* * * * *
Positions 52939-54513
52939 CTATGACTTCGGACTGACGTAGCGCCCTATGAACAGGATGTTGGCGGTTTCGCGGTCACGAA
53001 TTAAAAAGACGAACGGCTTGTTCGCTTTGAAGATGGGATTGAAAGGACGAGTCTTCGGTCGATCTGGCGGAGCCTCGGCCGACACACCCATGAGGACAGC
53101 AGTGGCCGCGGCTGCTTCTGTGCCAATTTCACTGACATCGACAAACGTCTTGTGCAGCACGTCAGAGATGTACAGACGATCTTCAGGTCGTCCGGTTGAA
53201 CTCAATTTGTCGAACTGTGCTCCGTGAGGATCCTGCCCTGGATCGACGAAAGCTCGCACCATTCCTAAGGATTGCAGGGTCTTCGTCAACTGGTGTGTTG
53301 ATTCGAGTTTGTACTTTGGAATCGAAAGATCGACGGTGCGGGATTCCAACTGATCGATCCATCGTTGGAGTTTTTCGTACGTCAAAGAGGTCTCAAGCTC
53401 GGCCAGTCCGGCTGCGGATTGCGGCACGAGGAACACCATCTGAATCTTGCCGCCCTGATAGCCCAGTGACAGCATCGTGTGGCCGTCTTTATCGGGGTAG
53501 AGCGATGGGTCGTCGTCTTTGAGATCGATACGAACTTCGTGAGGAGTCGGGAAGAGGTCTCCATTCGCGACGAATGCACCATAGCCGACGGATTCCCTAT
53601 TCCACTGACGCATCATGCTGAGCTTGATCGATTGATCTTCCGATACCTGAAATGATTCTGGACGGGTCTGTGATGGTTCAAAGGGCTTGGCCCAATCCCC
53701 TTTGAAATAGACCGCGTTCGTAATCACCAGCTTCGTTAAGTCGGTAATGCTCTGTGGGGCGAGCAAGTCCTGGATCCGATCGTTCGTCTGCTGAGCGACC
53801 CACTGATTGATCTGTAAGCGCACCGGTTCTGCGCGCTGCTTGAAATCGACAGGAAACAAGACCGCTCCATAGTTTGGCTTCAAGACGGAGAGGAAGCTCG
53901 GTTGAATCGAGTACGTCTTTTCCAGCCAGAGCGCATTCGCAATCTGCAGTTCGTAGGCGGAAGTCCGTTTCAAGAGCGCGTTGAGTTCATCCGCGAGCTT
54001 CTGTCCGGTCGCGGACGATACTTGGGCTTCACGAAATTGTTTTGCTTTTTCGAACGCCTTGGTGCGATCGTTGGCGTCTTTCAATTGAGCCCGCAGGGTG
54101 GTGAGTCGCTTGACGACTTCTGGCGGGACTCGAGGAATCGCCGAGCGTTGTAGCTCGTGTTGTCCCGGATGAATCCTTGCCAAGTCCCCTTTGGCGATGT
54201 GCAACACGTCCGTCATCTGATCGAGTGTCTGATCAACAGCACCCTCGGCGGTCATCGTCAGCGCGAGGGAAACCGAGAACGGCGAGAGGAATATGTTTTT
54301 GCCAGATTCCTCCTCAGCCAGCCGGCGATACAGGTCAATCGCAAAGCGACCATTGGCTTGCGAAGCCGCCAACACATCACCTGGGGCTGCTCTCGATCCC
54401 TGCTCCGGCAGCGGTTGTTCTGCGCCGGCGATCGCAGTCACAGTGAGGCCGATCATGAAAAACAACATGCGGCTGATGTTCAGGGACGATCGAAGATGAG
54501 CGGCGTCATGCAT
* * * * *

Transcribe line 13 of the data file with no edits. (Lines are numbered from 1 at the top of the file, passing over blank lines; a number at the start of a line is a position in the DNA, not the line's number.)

54001 CTGTCCGGTCGCGGACGATACTTGGGCTTCACGAAATTGTTTTGCTTTTTCGAACGCCTTGGTGCGATCGTTGGCGTCTTTCAATTGAGCCCGCAGGGTG